Child Tax Credit: ‘Significant Weaknesses’ Cited by Nonpartisan Report for Romney’s $4,200 Proposal
A U.S. Senate proposal to provide child tax credit payments of up to $4,200 a year has gotten mixed reviews from at least one public policy group, which called the plan “a welcome development” but also said it “has significant weaknesses.”
The proposal, called the Family Security Act 2.0, was introduced last month by Sen. Mitt Romney (R-Utah) and co-sponsored by Sens. Richard Burr (R-N.C.) and Steve Daines (R-Mont.). Its goal is to create a sustainable monthly child tax credit similar to the expanded CTC that was sent to millions of Americans as part of the American Rescue Plan.
As previously reported by GOBankingRates, the Family Security Act 2.0 builds on an earlier Romney proposal by encouraging work and supporting pregnancy. It would provide parents with $350 per month for each child ages five and under ($4,200 annually) and $250 per month for children ages six to 17 ($3,000 annually).
Additionally, expectant parents would be eligible to earn $700 a month for the last four months of their pregnancy, for a total of $2,800.
Benefits would be limited to up to six children each year, and families would need to earn $10,000 in the previous year to qualify for full benefits, The Hill reported. Those who earn less than $10,000 a year would receive benefits proportional to their earnings. For example, a household earning $5,000 a year would get half of the maximum child tax credit.
The earnings requirement has drawn criticism in some quarters, including from the Center on Budget and Policy Priorities (CBPP), a nonpartisan research and policy institute.
In a report filed last week, the CBPP said that Romney’s proposal would increase the credit for most children in the lowest-income families. However, children in families without any earnings in a year “would get no credit at all, while millions of other children in families with very low earnings would get only a partial credit.”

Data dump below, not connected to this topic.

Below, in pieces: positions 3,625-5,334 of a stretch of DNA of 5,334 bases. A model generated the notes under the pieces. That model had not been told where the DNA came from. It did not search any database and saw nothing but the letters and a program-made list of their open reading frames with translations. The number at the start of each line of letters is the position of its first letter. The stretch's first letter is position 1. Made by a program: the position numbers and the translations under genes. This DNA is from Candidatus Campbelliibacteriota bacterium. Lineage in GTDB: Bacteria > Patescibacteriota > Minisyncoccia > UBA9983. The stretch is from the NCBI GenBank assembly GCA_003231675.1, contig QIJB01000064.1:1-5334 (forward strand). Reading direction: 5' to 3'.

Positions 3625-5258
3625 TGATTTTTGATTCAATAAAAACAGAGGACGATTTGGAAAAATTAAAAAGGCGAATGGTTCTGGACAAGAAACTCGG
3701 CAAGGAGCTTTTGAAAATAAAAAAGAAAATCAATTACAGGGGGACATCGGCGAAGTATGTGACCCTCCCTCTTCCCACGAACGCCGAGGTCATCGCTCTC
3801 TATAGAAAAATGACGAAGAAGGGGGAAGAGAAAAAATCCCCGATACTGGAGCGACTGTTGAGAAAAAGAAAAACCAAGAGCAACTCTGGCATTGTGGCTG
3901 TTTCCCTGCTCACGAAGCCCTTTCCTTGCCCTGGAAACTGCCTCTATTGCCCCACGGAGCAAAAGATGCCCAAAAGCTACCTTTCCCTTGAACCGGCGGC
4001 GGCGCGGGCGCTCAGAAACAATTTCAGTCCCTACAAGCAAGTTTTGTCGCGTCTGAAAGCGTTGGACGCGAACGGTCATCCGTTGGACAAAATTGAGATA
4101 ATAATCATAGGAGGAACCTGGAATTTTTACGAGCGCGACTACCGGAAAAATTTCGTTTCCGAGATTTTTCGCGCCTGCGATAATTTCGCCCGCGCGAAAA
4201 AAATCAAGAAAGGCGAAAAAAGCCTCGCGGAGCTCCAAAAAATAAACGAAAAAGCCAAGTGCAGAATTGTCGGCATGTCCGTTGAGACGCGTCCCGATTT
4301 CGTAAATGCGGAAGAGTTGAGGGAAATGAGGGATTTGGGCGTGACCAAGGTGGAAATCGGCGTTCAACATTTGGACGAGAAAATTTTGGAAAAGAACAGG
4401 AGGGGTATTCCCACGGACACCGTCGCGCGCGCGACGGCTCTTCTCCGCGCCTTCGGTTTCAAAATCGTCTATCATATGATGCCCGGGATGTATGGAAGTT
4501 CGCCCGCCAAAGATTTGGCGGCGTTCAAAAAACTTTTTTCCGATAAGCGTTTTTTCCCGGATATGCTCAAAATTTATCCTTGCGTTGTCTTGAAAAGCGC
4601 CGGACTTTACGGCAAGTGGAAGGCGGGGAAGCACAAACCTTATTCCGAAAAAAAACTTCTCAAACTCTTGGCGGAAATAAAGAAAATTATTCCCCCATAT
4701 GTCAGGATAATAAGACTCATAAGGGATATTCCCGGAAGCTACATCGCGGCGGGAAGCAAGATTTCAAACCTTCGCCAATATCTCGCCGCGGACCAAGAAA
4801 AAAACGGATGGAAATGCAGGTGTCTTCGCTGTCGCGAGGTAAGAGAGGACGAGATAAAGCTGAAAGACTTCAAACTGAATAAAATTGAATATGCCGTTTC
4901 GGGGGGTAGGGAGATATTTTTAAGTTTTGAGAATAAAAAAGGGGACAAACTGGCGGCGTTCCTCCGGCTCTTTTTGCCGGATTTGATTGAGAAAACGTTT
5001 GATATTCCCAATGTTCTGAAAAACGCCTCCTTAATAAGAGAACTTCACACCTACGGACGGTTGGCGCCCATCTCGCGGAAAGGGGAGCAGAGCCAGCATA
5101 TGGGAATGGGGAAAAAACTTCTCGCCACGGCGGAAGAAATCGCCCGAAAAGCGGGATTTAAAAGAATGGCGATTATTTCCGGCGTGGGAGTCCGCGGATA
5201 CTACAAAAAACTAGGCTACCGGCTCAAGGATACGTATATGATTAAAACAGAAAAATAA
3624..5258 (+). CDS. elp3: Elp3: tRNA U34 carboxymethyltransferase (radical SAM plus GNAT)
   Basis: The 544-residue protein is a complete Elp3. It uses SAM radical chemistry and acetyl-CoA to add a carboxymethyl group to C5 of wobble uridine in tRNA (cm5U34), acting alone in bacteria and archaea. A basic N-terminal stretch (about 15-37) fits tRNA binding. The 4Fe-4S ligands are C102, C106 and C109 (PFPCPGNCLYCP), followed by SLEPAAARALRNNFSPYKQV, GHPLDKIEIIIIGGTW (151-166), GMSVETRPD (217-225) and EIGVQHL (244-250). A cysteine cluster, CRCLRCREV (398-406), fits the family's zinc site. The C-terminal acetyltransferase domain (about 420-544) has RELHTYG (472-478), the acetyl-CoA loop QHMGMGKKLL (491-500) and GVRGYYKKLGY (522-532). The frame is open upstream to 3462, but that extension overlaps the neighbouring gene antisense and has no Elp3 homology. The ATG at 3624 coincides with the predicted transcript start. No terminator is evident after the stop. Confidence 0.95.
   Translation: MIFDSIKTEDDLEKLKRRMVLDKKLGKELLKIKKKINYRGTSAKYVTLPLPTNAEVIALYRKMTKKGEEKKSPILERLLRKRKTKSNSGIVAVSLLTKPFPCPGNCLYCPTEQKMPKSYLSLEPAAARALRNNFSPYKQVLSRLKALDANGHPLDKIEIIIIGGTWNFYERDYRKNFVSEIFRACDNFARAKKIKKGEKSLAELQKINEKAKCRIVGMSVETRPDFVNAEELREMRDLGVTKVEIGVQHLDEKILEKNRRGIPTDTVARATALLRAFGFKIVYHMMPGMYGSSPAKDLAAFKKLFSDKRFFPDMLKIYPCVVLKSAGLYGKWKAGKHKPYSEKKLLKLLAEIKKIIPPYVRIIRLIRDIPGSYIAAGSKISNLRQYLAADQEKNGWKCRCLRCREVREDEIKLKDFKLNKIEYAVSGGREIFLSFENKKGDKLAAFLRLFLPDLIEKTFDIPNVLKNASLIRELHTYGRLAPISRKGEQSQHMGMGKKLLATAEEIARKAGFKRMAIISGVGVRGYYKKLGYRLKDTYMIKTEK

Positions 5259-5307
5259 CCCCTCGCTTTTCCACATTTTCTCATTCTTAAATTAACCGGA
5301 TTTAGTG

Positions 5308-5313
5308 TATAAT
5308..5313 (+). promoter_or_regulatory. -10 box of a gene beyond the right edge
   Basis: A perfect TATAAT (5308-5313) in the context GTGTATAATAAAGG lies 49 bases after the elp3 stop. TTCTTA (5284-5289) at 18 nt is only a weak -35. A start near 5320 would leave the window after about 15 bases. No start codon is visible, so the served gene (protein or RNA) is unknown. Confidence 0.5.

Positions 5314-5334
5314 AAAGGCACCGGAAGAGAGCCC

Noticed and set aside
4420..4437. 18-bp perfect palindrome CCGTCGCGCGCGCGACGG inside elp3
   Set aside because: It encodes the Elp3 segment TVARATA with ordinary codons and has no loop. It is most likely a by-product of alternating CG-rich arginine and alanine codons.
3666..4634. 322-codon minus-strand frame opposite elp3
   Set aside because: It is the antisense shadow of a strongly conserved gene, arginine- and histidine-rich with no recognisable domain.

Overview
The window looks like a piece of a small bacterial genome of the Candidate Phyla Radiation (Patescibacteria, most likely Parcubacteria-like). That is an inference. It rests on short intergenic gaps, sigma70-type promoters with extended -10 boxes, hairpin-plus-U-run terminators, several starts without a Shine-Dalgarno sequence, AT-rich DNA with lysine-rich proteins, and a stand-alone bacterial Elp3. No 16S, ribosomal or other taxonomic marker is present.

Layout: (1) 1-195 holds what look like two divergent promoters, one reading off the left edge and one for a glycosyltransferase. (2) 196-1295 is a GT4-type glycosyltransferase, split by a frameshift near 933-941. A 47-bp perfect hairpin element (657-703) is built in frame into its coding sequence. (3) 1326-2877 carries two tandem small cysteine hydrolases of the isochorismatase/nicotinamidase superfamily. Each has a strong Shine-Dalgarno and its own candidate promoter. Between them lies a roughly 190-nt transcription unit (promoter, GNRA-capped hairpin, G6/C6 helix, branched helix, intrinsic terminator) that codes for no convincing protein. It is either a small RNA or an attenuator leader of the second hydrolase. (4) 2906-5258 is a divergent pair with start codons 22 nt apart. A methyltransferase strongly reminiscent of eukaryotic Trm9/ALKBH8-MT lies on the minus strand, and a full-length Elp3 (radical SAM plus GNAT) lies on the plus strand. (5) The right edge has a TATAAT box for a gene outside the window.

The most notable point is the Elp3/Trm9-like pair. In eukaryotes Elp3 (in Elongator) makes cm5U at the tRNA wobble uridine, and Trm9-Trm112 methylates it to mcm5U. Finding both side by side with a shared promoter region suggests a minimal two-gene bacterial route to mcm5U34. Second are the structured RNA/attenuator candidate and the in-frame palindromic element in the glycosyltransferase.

Moreover, low- and moderate-income families “would have to pay for much of its cost through a large cut in the Earned Income Tax Credit (EITC) and other offsets, leaving millions of children worse off than they would be without the Romney plan,” the CBPP report said.
The CBPP added that the Family Security Act 2.0 “falls short of the Rescue Plan expansion — and a prior version of Senator Romney’s Family Security Act released last year — by not making the full credit available to families with little or no income. Instead, it includes an earnings requirement and phases in the credit as earnings rise.”
The CBPP estimates that roughly 7 million families earning less than $50,000 would be worse off under the proposed plan than under the current law and impact about 10 million children. Because of the cuts to the EITC and the head of household tax filing status, if the proposed plan were to be approved, the average family could lose more than $800, The Hill noted.
Those criticisms aside, the CBPP did concede that the proposal “includes some important improvements to the Child Tax Credit compared to current law and may help create an opening for enacting a meaningful expansion this year.”
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